When I first started trail running I was told by a friend who had been ultramarathon running for years that trail running was for those who wanted to get away from the world and back to basics; away from big city marathons and the hustle of everyday life. “You blend into the trails and your worries are left behind”, he once said whilst looking wistfully off into the distance. However, with a pair of the Brooks Catamounts it is pretty hard to blend in anywhere.
There is no point hiding from the white elephant in the room so let’s get the most obvious observation out of the way first. When I first saw photos of the Catamount I thought exactly what every single person I’ve spoken to about them thought: why on earth have they made a white trail shoe? My answer; too much marketing not enough market research.
The Catamount was designed for the Western States 100, the oldest and most revered hundred mile race in the world. It was made to withstand the miles, the ever changing terrain but crucially it was made to go fast on those epic California’s Sierra Nevada Mountains trails. While you might question it’s colour choice you can agree that it looks like it was made to go fast.
Brooks’ PR department clearly came in during the design meetings for this shoe as it is littered with nods to the iconic race; with spaces to write your crew on and even the route of the race etched onto the sole of the shoe and on the logo itself.
The PR brushstrokes are all over the shoe and if I’m honest I find a lot of them a bit of a turn off. The white colour was chosen so you can paint your own adventure with the mud of the trails but in reality from the pictures I’ve seen of those that have been on runs with them they just look aged and worn out. My concern is that even if the Catamount turns out to be an incredible trail shoe its appeal will be hampered because it is white. It might sound like a shallow view but I know a lot of people who have said that they wouldn’t buy a shoe based on colour alone.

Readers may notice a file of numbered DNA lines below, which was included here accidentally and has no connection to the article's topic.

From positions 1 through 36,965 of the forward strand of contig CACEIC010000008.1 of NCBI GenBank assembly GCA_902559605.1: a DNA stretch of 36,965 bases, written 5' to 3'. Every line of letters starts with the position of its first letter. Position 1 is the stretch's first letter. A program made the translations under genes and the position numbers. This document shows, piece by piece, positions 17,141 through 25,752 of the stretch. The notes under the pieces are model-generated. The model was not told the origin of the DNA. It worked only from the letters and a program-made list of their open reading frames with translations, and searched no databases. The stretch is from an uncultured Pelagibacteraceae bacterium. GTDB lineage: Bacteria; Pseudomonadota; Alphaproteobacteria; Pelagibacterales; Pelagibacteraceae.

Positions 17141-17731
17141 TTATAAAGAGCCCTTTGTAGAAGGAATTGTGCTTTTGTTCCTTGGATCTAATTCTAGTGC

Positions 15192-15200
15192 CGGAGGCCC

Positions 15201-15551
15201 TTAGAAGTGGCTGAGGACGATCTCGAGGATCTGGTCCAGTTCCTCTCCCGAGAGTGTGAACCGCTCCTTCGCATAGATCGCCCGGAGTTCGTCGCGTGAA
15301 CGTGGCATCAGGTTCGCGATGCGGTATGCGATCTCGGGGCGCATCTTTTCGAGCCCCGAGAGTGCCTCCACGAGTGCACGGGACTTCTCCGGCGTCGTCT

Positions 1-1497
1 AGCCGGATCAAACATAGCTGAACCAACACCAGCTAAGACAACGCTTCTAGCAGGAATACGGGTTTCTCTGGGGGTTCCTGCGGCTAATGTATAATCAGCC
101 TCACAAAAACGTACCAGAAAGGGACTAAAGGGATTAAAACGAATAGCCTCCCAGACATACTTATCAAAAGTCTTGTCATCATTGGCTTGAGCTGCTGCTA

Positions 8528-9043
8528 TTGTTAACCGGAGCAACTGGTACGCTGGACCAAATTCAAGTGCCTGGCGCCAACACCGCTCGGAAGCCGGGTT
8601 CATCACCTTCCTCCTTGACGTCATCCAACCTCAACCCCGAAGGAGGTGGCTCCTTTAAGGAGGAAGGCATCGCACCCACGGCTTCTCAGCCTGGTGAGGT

The tongue has my least favourite of the PR inputs. It has the words; “Designed and built for 100 miles of run happy”, emblazoned down the entire tongue which in my head means one of two things: a) it lasts for only 100 miles or b) once you get to mile 101 you suddenly start running sad. I know that it is meant to be incredibly durable and I will be coming back with my in-depth thoughts once I’ve done over 150 miles in the shoe as per usual so we shall see if it lasts beyond triple digits or if I have become a glum runner.
Despite all the PR touches the main thing that got me so excited and eventually led me to clicking the buy now button, despite it being the most expensive trail shoe I’ve ever brought at £125, was the DNA Flash midsole. This is the same material used in the Brooks Hyperion Tempo, the best running shoes I’ve run in during 2020. It gives you an effortless kick of speed whilst still providing surprisingly great cushioning. The idea of that technology in a trail shoe made to go a hundred miles in one sitting made purchasing a no-brainer. The initial reviews I read about the shoe also gave me a real jolt of excitement that the shoe that was shipping its way to me was something truly special.
So I will be back next week with my 150 mile review of this shoe (I’m not running 150 miles this week just catching up on posts) but spoiler alert; it might have too much marketing but strip it away and the Brooks Catamount is utterly mind blowing.